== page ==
The story behind “Runnin’ Into You,” the latest single from rising Country duo Towne is one that definitely stands as a little bit unusual. Even the duo’s Jon Decious will admit that.
“We were sitting around last year writing, and decided we would write about each other because she and I had dated at one point when we first started,” the Kentucky native tells #CMchat. While it might not be that unusual for a duo’s members to be an item or married, their relationship took a turn, adding a unique page to their history.
“Then, we decided to end the dating relationship, but still were perusing music together,” Decious says. “That way, we reasoned, we could still be best friends and hang out. Still, even with that, it’s awkward to be running into your ex every day. So, we just went back into our personal experience – not only do I have to run into you on a physical level, but I would be driving down a road by myself, and I would remember when we did this here or that there. That would literally happen every day. For a while that was very weird. So, we decided to write a song about that, thinking that other people ran into the same thing. It’s done some good things for us.”
His partner in the duo, Steevie Steeves, says that she knows it’s a little bit different of a situation – but the two of them make it work. “We’re pretty ok with it, but I could imagine where it would be very tense,” she says, adding, that their friendship has remained airtight.
“I couldn’t imagine a life without Jon in it, as well as our music together. I think we’re both very stubbornly focused people, so it really works out. We respect each other so much, so we really lucked out. I don’t think I could do this – the whole package with anyone else. From being with him about 24/7 to having an outside romantic life, which is pretty much impossible to do anyway. We both want the music in our lives, so we picked that over the relationship.”
Decious takes a unique path to Country Music – having spent many years in a Punk/Rock band. One would think that growing up in Monticello, KY – the heart of Bluegrass country, he might have taken such an approach. But, one would be wrong.
“I grew up with it (bluegrass). In my hometown, we would have it all the time, cloggers and everything,” he admits, but his ears were turned to another sound. “I absolutely hated it. I wanted to be in Guns N’ Roses. I wanted nothing to do with that. So, I think it goes back to the fact that the things from your hometown can be the first things your grow away from – if you’re that kind of person. You want to get as far away from that as you can. That’s just what I did. I ended up with a deeper appreciation for it, though I still don’t listen to it for pure joy, though. I guess I’m still four years old in my head.”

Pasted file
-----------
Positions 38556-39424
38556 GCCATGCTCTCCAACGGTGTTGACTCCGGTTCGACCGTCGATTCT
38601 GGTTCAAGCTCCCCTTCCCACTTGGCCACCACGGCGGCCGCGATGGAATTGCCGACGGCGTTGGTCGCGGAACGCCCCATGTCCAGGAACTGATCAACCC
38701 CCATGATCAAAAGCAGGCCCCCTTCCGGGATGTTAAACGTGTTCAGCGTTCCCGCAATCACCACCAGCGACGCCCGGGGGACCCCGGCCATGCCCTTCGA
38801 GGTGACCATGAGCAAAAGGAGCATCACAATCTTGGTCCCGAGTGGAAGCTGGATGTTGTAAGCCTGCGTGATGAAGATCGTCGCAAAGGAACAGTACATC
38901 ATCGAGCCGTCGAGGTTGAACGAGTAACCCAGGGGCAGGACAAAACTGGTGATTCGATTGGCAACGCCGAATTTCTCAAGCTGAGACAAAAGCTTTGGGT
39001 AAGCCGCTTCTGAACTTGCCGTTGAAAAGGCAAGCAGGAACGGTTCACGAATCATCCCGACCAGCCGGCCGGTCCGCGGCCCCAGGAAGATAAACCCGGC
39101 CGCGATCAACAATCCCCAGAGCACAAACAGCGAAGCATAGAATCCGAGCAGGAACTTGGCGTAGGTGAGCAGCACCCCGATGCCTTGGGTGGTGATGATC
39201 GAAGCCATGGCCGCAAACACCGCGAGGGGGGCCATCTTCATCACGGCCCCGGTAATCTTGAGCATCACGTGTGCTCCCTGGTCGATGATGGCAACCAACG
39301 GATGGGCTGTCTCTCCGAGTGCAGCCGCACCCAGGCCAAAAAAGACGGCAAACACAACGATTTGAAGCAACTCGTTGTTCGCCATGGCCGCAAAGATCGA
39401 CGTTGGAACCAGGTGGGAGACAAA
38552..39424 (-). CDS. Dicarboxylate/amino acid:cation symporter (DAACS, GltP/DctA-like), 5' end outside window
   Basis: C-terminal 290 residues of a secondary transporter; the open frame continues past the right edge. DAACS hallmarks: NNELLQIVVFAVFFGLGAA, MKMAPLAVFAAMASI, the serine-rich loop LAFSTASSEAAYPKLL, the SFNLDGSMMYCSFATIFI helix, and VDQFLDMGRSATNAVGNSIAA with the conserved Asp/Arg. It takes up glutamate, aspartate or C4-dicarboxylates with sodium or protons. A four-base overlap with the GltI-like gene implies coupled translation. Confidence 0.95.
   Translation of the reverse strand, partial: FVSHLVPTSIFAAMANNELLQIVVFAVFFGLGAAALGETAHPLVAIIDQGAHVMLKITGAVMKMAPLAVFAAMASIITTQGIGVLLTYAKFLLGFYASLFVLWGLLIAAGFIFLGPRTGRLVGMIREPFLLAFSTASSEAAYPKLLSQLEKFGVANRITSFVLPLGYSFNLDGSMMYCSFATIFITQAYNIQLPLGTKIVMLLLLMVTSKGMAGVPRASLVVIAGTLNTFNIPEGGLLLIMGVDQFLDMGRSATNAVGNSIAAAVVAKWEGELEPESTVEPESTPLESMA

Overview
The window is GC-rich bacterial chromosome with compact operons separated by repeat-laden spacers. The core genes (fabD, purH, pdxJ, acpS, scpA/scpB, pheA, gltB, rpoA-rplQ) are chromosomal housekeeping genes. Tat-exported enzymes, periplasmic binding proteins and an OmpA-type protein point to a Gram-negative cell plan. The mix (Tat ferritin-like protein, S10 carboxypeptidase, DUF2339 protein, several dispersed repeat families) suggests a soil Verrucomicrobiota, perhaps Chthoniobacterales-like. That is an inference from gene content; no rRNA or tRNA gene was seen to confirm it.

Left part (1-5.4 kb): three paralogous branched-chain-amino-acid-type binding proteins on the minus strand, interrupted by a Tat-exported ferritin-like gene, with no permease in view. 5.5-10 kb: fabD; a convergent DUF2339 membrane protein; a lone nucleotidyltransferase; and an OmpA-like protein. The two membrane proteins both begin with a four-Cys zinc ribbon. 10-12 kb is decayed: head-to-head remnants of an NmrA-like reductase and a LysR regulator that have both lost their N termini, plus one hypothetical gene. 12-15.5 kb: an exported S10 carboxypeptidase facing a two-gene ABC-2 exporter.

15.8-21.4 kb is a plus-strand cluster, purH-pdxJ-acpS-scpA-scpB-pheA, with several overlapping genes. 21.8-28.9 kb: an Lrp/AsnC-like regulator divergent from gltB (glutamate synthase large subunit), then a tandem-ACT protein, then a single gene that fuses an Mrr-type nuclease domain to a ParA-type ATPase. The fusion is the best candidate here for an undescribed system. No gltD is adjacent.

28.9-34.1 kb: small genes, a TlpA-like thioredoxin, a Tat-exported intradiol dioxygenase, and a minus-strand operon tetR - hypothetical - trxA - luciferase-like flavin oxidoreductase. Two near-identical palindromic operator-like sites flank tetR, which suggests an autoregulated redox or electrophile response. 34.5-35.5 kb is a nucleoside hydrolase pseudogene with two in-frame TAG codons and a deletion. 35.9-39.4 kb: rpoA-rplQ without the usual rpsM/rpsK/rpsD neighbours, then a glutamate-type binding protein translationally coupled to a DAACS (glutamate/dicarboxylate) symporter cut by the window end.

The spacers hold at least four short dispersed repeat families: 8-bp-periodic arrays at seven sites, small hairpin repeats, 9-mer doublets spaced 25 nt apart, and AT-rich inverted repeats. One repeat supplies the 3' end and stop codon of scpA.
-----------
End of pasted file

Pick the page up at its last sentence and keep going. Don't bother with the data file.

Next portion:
Steeves comes to Towne from another angle – the hustle and bustle of Pennsylvania. Well, sort of. She is from Steelers Country, but it’s definitely more rural than you think. “I’m from about 45 miles east of Pittsburgh. People think me being from the north and he from the south is so different. But, I remember taking him home to my hometown, he couldn’t believe it. It was so much like his – only smaller. Everything about our backgrounds are very similar. I have the horse signs. Those are right down the street from where I grew up.”
Musically, she was all over the map – with a little bit of help from her mom. “Growing up, there wasn’t one particular kind of music that I gravitated to. I was all over the map. But, once I bought a guitar and started writing songs, my mother told me ‘You would love Carole King.’ She also loved The Cranberries. She introduced a lot of female powerhouse acts to me. I also loved musical theater, and was very obsessed with it until I wanted to take a new path. I love show tunes, still – just anything that can stand the test of time. I was Anita in our high school production of West Side Story. I still think that entire score is just amazing. I just wanted to be the next Bernadette Peters. She was in all the greats. The list would be huge. There was quite a plethora of musicals that I am very fond of.”
The two actually lived not too far from each other in Nashville for a while, but it took a Skip Ewing songwriting retreat for them to meet – in Wyoming! “As soon as we came back, we started writing music. That was what initially sparked everything,” Steeves explains. “When I found we lived just a street apart, I couldn’t wait to get out and start writing with him because I enjoyed everything I heard at the retreat in Wyoming.”
Having such an event away from Music City proved beneficial to them both as songwriters, added Decious. “I think the ground is level out there when you’re around these horses that could absolutely crush you, and you’re around these mountains that are so much bigger than all of the people, So, when you’re in that environment, everybody are just people. You don’t really look at Skip, Clay Mills, or Kent Blazy and think they are any different from you. I think that contributed to the environment. That was probably his thinking about it.”
With the single picking up steam, the duo is focused on promoting their new EP, Games We Play, which Steeves hopes will lead to more opportunities. “I can’t foresee the future, but I want as many people to hear the song and connect with us as possible and download the rest of the EP. It’s nice to have a project that you can give people to listen to, and be invited to play different venues and open for other artists. That’s been pretty cool.”
Decious agrees, saying the next project shouldn’t be too far behind. “We’re already starting to write for the next EP already, so the pen never stops – at least until it runs out of ink and you’ve got to go buy another one.”
Towne’s EP Games We Play is available now on iTunes.